Managing Invention and Innovation: Technological Innovation Can Alter the Competitive Status of Firms and Nations but Its Purposeful Management Is Complex, Involving the Effective Integration of People, Organizational Processes and Plans

By Roberts, Edward B. | Research-Technology Management, January-February 2007 | Go to article overview

Managing Invention and Innovation: Technological Innovation Can Alter the Competitive Status of Firms and Nations but Its Purposeful Management Is Complex, Involving the Effective Integration of People, Organizational Processes and Plans


Roberts, Edward B., Research-Technology Management


When the Industrial Research Institute was founded in 1938, industrial research in the United States had experienced 20 years of dramatic growth, despite the shock of the Depression, and was poised on the brink of World War II expansion that gave it the form and scope we see today. MIT historian Howard Bartlett reported that from 1921 to 1938 the number of U.S. companies with research staffs of more than 50 persons grew from 15 to 120 (1).

Despite continued rapid increases in industrial R&D involvement and resource commitment over the following 25 years, in 1962, when we founded the MIT Sloan School of Management's Research Program on the Management of Science and Technology, we encountered an academic tradition that for the most part had paid little attention to the organization and management of large-scale technology-based programs. Indeed it was for the purpose of bringing academic research-based insights to bear on such technological enterprises that James Webb, the visionary administrator of the National Aeronautics and Space Administration, urged us with exhortation and funds to begin our research program.

Prior to our start, academics had concentrated largely on two themes: historical romanticism about the lives and activities of great "creative inventors," like Edison and Bell, and psychological research into the "creativity process." While those writings made interesting reading, in my judgment neither track contributed much useable knowledge for managers of technical organizations. Indeed with such rare exceptions as Jewkes et al. (2), the few university researchers who were focusing at that early time upon issues of R&D management were not paying much attention to organizational variables or to innovation as a multi-stage, multi-person, complex process. Perhaps not surprisingly, industry in the early 1960s appeared rather unenthusiastic about social science attempts to probe the underpinnings of effective research, development and technology-based innovation. In contrast, I sense broad acceptance in the 1980s of the results of many academic studies of RD&E, with the Industrial Research Institute especially noteworthy in its efforts to advance collaboration in the field of management of technological innovation.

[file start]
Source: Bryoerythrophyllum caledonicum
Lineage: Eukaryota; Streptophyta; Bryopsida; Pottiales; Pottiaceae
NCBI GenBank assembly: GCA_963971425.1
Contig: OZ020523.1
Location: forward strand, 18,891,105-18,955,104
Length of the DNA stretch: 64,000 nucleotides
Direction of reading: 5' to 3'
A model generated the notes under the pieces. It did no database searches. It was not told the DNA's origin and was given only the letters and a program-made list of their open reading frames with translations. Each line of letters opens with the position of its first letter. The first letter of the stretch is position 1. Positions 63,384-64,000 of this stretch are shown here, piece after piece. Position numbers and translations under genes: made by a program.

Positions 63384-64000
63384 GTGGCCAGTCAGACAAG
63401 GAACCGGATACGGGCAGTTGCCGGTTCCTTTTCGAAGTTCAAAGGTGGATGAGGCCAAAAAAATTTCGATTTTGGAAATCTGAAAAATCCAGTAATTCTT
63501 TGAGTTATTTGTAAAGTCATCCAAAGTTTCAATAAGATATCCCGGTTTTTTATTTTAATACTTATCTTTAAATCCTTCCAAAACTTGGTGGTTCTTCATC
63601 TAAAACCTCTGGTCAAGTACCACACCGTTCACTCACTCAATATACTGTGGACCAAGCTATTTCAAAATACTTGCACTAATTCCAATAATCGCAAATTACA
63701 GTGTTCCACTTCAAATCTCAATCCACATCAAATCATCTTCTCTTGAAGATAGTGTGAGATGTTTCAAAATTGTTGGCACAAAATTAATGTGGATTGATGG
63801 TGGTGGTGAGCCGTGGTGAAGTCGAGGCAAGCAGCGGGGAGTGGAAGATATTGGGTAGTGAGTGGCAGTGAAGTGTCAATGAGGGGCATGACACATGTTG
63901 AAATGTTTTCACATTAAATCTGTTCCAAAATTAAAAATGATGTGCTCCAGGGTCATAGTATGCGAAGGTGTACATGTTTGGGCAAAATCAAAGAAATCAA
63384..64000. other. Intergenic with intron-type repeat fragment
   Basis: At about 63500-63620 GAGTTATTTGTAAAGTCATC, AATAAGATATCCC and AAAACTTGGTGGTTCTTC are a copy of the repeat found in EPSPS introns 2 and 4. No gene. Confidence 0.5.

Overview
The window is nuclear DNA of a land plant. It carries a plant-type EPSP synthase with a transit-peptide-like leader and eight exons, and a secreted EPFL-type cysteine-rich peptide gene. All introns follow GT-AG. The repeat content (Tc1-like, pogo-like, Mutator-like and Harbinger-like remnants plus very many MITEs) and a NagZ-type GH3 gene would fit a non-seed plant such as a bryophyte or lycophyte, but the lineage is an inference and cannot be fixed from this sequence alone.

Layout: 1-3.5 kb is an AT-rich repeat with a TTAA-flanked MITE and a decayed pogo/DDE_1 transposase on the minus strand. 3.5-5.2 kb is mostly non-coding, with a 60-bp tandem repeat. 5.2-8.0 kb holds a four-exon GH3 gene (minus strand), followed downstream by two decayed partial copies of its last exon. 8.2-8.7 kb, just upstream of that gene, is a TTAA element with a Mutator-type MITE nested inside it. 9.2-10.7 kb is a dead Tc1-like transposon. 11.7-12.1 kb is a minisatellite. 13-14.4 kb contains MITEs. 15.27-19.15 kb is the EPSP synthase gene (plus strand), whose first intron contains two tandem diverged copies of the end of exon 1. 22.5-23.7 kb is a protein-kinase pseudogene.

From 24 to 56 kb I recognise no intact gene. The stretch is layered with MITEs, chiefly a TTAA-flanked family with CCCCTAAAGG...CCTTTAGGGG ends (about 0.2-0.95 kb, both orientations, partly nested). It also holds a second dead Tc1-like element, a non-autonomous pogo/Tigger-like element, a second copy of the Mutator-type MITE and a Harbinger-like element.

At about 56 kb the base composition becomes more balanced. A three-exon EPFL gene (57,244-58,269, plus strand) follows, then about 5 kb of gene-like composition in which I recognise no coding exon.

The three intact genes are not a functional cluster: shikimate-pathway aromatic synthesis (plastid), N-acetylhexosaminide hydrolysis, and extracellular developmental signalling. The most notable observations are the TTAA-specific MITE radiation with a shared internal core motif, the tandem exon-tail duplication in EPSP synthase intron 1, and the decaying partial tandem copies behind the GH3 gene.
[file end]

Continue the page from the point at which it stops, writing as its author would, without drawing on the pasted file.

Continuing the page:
Invention and Innovation

Roundtable discussions at the 1970 annual IRI spring meeting provide a useful starting point for this review--a set of definitions of the invention and innovation process:

Innovation is composed of two parts': (1) the generation of an idea or invention, and (2) the conversion of that invention into a business or other useful application ... Using the generally accepted (broad) definition of innovation--all of the stages from the technical invention to final commercialization--the technical contribution does not have a dominant position (3).

This leads me to a simple definition of my own, but nonetheless one that I feel is critical to emphasize: Innovation = Invention + Exploitation.

The invention process covers all efforts aimed at creating new ideas and getting them to work. The exploitation process includes all stages of commercial development, application and transfer, including the focusing of ideas or inventions toward specific objectives, evaluating those objectives, downstream transfer of research and/or development results, and the eventual broad-based utilization, dissemination and diffusion of the technology-based outcomes.

The overall management of technological innovation thus includes the organization and direction of human and capital resources toward effectively: (1) creating new knowledge; (2) generating technical ideas aimed at new and enhanced products, manufacturing processes and services; (3) developing those ideas into working prototypes; and (4) transferring them into manufacturing, distribution and use.

Technologically innovative outcomes come in many forms: incremental or radical in degree; modifications of existing entities or entirely new entities; embodied in products, processes or services; oriented toward consumer, industrial or governmental use; based on various single or multiple technologies. …

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